The tight end group was expecting to have All leading the way. Although his absence was a blow, the position group hasn’t seen a huge dropoff in success, which is a testament to Schoonmaker’s growth. 

Offensive line: A (with the curve)

When the offensive line has been healthy, it’s been great. The problem is they’ve endured a number of injuries throughout the season, including to seniors Trente Jones and Trevor Keegan. 

The line has still performed admirably, despite not being able to build chemistry with a consistent group. Graduate transfer Olusegun Oluwatimi hasn’t missed a beat taking over at center for Andrew Stueber. The unit has largely controlled the line of scrimmage — and Corum has been a serious benefactor. 

“(We can) talk about how many yards I put up but the o-line killed it today,” Corum said after his 243-yard performance against Maryland. “They make my job easy. They allowed me to get to the second level defenders real quick.”

Michigan has confidence in its offensive line. The group should continue to perform well, but it’s hard to truly judge its strength without all five starters intact. 

Defensive Line: A-

The Michigan defense preached that this season it was going to be a “no-star” defense and while it may still follow that mantra, some stars are burgeoning on the defensive line.

Senior Mike Morris has ascended his game, already racking up five sacks and seven tackles for loss. Senior Mazi Smith has lived up to his billing as one of the ‘freakiest’ players in college football, plugging up the middle and constantly attracting double teams which creates more opportunities for the edge rushers. Graduate transfer Eyabi Okie, who joined the program just two weeks before the start of the season, has already carved out a key role as well. 

The unit has remained strong since the start of conference play began, recording at least three sacks in each game. Most recently, it compiled seven against the Hoosiers. 

The defense has dealt with some struggles in pass coverage but getting pressure on the quarterback can soften the blow. So far, the line has been the most effective area of the defense and the depth the Wolverines have at the position means the production should keep up. 

Linebackers: D

The linebackers have not impressed to this point. How the group would handle pass coverage was a major question mark coming into the season and they haven’t provided many answers since conference play began.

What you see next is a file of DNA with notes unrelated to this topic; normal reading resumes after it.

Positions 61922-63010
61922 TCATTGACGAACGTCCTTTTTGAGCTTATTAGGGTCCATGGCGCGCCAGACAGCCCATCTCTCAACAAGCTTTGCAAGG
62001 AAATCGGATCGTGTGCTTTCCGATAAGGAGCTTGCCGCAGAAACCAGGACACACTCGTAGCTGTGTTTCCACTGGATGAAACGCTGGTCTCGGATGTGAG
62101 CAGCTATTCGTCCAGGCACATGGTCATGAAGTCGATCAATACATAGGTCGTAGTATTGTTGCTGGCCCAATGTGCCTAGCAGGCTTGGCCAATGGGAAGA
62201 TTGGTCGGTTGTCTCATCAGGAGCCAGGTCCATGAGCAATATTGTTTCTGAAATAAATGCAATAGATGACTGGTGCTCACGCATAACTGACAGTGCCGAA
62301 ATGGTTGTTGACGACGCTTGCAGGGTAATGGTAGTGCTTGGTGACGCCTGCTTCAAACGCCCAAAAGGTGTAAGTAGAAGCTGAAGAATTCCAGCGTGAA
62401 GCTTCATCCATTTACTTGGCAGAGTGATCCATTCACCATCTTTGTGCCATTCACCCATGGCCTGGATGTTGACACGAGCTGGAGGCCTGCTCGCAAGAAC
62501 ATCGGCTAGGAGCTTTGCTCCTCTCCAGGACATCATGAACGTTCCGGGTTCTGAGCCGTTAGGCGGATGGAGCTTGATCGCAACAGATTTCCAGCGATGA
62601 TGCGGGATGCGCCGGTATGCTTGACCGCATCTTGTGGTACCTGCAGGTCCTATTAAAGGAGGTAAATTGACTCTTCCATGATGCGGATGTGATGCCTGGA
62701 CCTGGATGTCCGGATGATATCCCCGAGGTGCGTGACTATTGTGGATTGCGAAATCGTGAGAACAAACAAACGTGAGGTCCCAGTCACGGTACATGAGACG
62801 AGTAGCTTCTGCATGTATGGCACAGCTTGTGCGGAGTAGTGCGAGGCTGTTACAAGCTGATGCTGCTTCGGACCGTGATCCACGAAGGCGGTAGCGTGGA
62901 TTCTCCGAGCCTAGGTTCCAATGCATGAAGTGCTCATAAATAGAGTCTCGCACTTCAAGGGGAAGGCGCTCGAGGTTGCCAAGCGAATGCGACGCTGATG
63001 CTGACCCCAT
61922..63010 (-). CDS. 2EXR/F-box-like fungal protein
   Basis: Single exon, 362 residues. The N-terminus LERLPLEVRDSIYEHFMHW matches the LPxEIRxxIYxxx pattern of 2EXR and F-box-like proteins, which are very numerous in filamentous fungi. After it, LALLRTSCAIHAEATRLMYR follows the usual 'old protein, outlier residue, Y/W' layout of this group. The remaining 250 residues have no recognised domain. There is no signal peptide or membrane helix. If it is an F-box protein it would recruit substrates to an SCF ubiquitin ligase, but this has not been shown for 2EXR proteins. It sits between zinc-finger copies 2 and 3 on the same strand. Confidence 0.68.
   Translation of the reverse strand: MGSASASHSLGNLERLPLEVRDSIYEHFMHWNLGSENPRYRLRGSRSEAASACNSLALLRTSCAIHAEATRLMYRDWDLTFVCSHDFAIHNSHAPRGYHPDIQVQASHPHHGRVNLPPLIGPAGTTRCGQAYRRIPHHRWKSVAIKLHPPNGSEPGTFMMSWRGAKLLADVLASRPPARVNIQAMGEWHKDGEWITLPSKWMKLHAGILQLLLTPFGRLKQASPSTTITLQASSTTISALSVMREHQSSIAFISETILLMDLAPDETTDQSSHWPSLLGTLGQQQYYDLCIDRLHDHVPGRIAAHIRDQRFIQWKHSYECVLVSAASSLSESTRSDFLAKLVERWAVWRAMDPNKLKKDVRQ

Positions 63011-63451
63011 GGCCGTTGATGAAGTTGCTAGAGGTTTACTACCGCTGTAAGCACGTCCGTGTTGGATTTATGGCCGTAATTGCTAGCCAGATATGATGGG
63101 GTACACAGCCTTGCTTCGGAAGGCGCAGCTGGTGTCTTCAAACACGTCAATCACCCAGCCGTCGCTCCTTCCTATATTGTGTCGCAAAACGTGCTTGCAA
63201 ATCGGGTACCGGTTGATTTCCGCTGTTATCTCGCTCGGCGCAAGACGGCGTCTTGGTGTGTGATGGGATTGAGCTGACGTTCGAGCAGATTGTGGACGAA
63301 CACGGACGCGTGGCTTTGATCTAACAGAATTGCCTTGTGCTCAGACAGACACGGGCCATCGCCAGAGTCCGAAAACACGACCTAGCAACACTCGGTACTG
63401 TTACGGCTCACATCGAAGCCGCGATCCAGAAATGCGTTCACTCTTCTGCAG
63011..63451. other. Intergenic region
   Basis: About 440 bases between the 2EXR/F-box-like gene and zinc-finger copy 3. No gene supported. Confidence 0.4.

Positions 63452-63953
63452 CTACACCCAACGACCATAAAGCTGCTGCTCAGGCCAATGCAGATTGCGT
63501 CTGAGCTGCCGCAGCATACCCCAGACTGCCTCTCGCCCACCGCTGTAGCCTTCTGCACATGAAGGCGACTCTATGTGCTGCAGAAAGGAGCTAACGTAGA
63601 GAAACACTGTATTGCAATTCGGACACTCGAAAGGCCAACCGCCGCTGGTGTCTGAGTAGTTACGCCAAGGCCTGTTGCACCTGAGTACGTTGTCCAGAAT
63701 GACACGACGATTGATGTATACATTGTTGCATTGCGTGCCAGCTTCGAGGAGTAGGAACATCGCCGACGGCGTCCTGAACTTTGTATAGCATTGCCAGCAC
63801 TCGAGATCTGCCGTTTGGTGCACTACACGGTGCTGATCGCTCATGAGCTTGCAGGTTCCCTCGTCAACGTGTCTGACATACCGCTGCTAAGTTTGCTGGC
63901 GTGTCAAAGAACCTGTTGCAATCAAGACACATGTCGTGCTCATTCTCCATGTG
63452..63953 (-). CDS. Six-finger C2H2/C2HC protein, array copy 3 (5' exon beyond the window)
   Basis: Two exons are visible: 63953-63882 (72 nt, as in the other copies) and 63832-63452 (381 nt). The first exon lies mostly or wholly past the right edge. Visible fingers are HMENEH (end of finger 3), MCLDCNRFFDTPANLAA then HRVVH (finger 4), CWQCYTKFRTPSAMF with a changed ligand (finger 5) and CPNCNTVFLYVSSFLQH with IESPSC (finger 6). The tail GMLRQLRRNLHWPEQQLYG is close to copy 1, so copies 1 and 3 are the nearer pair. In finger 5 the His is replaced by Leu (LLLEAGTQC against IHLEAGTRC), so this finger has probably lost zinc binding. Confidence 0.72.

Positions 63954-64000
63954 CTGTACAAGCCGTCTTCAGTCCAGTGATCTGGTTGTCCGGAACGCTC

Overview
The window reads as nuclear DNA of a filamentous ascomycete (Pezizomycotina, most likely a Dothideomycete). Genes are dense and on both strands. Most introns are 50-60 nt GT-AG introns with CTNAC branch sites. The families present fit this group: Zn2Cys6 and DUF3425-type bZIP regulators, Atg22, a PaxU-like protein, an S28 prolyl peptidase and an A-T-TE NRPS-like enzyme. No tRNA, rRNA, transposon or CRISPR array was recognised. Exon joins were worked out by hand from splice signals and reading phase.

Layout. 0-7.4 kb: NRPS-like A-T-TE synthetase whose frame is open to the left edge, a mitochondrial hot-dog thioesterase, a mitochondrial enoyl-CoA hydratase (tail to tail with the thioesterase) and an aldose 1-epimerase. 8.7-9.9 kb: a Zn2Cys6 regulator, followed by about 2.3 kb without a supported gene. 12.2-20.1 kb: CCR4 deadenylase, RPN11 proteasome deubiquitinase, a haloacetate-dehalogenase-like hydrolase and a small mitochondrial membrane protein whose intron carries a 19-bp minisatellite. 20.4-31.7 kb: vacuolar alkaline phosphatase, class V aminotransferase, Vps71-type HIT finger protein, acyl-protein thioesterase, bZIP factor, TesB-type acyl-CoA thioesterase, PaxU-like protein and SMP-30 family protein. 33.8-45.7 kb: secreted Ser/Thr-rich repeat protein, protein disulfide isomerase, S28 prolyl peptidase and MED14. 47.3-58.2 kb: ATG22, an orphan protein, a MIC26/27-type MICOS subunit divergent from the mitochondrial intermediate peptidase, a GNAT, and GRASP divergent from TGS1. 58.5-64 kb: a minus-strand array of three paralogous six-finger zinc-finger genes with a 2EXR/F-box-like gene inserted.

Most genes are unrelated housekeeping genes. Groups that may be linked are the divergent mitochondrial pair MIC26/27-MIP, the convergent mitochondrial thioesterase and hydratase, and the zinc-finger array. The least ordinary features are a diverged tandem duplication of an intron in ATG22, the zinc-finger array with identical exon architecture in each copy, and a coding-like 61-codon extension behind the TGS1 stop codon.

The middle of the field has been a weak point for the defense and opponents have taken advantage so far. They gave up 60 yards to Maryland tight end Corey Dyches and 84 yards to Iowa tight end Luke Lachey. 

Junior Nikhai Hill-Green, who has not played this season, should be back in the near future which will boost the unit’s overall outlook. But they are still ripe to be exploited by more talented offenses like Penn State and Ohio State. 

Secondary: C

This year, Michigan faced an uphill battle in the secondary, effectively having to rebuild most of the core. So far, it’s been a mixed bag for the unit. It gave up 269 yards and two touchdowns against the Terrapins’ air raid attack. More concerningly, it surrendered 246 passing yards to the typically anemic Iowa offense. 

“We’re pretty good as a defense,” sophomore safety Rod Moore said Monday. “All teams have somewhere that we need to improve on. I feel like we need to improve everywhere, just take care of the little things and be perfectionists.”

The group has had some bright spots, though, including Moore who has two interceptions. Senior Mike Sainristil has also stood out at nickelback after only switching this offseason. 

The secondary has taken a bend-don’t-break approach and while they’ve struggled at times, they’ve steeled up when it’s mattered most. But much like the linebackers, concerns linger about whether the unit has room to improve — or if it is just going to have to live with their deficiencies.  

Overall Grade: A- 

It hasn’t always been pretty, but the Wolverines are 6-0, and have shown confidence with McCarthy at quarterback. They have also seen players such as Corum and Morris take major strides. There are some issues  — particularly on defense — that they’ll have to sort through if they want a legitimate shot at getting back to the College Football Playoff. But they took care of business through the first six weeks.

While tougher tests are coming, they haven’t failed anything yet. And that deserves a passing grade.